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Putin tries to damage the oil cost cap as international energy markets rupture

Putin attacks the oil price cap as energy markets collapse

January 03, 2023: -The price cap was presented on December 5 and required traders using Western services such as maritime routes, insurance, and financing to pay at most $60 per barrel for Russian seaborne oil. According to Finnish refining company Neste, Urals crude is trading at around $50 per barrel.

On Tuesday, President Vladimir Putin’s decree said that from February 1, it would stop crude oil and oil products for five months for every nation that is adhering to the cap, with a different ban on refined oil products to come.

Dan Yergin, debauchery chairman of S&P Global, told Taking Stock 2023″ that despite skepticism more than whether the program would work, leaders had found a way to keep oil over coming into the market while decreasing Russian oil revenue on Tuesday.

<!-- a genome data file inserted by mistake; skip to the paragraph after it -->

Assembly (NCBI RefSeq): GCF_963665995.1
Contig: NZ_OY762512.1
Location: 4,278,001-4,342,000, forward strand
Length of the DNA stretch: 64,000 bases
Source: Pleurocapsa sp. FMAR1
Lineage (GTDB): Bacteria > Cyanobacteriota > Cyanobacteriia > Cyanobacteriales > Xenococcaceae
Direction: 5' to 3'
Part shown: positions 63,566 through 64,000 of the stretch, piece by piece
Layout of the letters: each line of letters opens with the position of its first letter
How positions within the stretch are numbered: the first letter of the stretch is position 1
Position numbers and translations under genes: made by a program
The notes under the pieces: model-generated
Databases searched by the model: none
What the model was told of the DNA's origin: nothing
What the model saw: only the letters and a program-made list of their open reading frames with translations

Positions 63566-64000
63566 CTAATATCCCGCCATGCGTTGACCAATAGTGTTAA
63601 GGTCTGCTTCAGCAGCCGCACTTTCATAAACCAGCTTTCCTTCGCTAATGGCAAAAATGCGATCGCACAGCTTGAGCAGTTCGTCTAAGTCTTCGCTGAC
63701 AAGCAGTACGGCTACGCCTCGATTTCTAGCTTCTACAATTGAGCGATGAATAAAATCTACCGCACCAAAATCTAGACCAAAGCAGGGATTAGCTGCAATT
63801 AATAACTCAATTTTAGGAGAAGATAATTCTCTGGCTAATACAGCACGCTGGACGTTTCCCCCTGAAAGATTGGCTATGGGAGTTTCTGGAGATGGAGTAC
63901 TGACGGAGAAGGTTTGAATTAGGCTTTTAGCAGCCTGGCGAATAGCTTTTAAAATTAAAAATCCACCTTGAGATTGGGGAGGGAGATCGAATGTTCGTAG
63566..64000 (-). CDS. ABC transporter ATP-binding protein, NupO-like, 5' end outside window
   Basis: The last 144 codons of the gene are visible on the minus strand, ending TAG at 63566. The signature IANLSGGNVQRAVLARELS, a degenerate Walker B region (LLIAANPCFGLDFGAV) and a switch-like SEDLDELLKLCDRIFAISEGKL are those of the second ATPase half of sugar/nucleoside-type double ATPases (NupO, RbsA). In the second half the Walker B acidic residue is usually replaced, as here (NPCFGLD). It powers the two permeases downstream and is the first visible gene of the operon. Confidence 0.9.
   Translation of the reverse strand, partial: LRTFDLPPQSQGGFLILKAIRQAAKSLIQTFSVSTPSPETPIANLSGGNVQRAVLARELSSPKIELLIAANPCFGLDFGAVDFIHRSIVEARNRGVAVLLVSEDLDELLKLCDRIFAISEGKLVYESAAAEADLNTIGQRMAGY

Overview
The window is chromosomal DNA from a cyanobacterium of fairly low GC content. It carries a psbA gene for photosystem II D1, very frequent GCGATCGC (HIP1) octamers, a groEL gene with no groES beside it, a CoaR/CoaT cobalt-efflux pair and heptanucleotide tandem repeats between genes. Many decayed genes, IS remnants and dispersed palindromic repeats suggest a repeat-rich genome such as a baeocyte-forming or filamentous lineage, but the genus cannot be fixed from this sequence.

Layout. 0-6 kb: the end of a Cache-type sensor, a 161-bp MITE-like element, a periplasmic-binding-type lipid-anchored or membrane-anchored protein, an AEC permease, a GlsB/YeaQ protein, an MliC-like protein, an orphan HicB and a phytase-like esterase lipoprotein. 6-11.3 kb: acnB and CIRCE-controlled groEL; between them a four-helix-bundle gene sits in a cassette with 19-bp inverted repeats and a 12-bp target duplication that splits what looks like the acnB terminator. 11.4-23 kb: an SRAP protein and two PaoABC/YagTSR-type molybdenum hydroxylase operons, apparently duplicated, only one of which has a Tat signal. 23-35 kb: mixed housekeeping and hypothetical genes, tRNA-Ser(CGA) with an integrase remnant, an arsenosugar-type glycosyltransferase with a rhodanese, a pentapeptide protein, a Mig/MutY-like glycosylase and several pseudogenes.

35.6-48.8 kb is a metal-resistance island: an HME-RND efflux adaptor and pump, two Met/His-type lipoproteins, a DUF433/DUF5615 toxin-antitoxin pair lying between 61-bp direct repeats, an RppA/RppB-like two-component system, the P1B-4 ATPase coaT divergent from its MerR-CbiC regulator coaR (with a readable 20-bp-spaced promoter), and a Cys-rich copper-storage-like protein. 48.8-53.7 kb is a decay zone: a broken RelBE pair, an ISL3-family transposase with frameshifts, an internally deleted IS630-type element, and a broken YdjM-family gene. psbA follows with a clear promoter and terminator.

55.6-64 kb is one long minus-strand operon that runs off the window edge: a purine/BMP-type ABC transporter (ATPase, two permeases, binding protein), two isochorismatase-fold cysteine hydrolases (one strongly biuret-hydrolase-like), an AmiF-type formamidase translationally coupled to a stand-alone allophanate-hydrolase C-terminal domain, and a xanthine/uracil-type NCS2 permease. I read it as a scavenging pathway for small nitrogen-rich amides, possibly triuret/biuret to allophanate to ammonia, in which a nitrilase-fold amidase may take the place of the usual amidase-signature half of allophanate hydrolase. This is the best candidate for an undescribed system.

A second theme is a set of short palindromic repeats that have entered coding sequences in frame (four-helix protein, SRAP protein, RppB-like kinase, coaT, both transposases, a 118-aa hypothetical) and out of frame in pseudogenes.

But as a result, he said, we currently have a “divided, more politically charging oil market.”

“For the previous 30 years, since the collapse of the Soviet Union, we’ve had an increased market in which oil has much moved all over based on the economics; anticipation were Iran and Venezuela.”

“But currently, we have a partitioned oil market in which Russian oil can not go to its significant market, Europe, and the markets have been divided and that oil is flowing east.”

European countries are scrambling to find alternative sources of oil and gas and recent energy security solutions after Russia’s unprovoked invasion of Ukraine in February. The EU is getting 14.4% of its petroleum oils from Russia in the third quarter of 2022, which decreased by 10.5 percentage points yearly as it surged imports from the U.S., Norway, Saudi Arabia and Iraq.

On Wednesday, a German administration told Reuters that Moscow’s ban would have “no practical huge” for its economy, which is Europe’s significant.

Sophie Lund-Yates, a lead equity judge at Hargreaves Lansdown, stated the ban would “add fuel to the anxieties around supply.” As China’s opening is set to increase oil demand, crude costs will likely remain elevated, she stated.

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